- Published on Tuesday, 09 November 2004 19:16
- Written by Town Crier Staff Report
Special to the Town Crier
The magnificent Greco-Roman amphitheater of Kourion, near Limassol, overlooks the Mediterranean Sea.
In ancient times, Cyprus is said to have been Cleopatra's favorite vacation spot. Today, it is an off-the-beaten-path destination for modern travelers seeking relaxation and a taste of the past.
Renowned for its castles, beaches, vineyards and ancient ruins, Cyprus is split between Greek and Turkish rule. Travelers with passports - and visas, if required - can cross the Green Line, the boundary that bisects the island. To experience the best of both worlds, visitors should head north for a taste of Turkish culture and south for Greek. In the center of the island sits the capital city of Lefkosia (better known to foreigners as Nicosia), shared by the Greek and Turkish portions of the island.
First settled 10,000 years ago, Cyprus has had a turbulent past epitomized by centuries of invasions. Situated near the Greek islands, Turkey and Egypt, the Mediterranean island has known many foreign influences. Each colonizing empire left its mark, adding another layer to island culture.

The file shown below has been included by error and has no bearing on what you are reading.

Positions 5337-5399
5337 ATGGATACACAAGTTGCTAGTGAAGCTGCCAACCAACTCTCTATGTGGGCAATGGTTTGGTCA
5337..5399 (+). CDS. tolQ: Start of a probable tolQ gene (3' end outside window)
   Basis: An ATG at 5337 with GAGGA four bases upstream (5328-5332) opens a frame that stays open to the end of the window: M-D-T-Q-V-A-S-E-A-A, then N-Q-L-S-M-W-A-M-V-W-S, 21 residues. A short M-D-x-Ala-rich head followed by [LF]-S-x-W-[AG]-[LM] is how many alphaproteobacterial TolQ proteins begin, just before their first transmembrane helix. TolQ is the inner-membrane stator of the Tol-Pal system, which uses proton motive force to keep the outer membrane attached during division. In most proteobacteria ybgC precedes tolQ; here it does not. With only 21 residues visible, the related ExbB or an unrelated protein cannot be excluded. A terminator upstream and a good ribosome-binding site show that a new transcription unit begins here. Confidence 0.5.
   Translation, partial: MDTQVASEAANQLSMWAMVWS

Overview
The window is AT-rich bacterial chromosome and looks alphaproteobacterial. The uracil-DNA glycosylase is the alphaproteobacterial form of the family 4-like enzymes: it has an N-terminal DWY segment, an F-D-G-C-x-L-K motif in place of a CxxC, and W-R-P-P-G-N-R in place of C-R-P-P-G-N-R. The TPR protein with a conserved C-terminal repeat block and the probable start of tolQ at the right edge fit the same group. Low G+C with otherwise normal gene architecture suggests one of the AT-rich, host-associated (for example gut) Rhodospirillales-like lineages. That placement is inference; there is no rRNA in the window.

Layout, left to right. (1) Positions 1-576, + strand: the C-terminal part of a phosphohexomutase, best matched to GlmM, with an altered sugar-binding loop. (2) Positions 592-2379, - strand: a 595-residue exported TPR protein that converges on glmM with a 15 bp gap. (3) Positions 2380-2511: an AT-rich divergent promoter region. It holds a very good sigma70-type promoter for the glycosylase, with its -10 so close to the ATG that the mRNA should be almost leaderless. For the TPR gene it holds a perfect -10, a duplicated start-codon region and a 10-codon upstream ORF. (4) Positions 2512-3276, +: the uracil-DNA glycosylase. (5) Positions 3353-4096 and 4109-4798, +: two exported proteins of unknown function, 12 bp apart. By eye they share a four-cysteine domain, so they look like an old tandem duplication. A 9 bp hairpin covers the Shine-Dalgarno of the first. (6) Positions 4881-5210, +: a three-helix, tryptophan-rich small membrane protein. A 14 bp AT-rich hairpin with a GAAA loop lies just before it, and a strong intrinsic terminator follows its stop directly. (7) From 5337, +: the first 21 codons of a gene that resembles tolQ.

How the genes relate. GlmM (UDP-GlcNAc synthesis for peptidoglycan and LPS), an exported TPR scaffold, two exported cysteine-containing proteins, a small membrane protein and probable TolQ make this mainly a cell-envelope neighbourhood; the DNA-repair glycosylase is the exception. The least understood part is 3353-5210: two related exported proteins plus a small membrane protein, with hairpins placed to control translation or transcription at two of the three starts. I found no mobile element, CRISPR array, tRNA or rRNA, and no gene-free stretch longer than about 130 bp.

For those of the Hellenic world, the western shore of Cyprus inspired myths and pilgrimages. According to legend, the Akamas Peninsula's dramatic coast is the birthplace of Aphrodite. Travelers should stay in Pafos - the city closest to where the goddess of love is believed to have risen from the waves - and visit the Baths of Aphrodite along with the famed Fontana Amorosa, the fountain of love. Other sites include vaults containing the tombs of Ptolemy-era nobles and third- to fifth-century temples built to Dionysus, Orpheus and Aion.
To the south sits the city of Limassol, where in 1191 Richard the Lion-Hearted, on his way home from the Crusades, rescued and married the imprisoned noblewoman Berengaria of Navarre. Other interesting sites include the medieval fortress Kolossi Castle, Cyprus Medieval Museum and Folk Art Museum. Travelers can explore the adjacent beaches, known as the Cypriot Riviera, the Sanctuary of Apollo, and the Greco-Roman amphitheater of Kourion, which overlooks the Mediterranean Sea and where visitors can attend a concert or play.
To the north, in the Turkish region of the island, is the city of Salamis, where there are ancient Roman and Byzantine ruins. East of Salamis is Famagusta with its notable churches and Othello's Tower, rumored to be the setting of Shakespeare's play.
In central Cyprus, visitors can stop in the village of Omodos, which has whitewashed buildings with brightly painted doors. It is the perfect place for a leisurely coffee break or perusing family-run shops.
A visit to Cyprus is incomplete without tasting the local fare. Traditional Cypriot cuisine revolves around meze, little plates of savory preparations. A single meal can consist of as many as 30 meze dishes. Among the world's oldest wines, sweet Commandaria, a dessert beverage, has its origins in Cyprus.
Travelers touring by car are advised that driving conditions on roads other than main highways tend to be poor.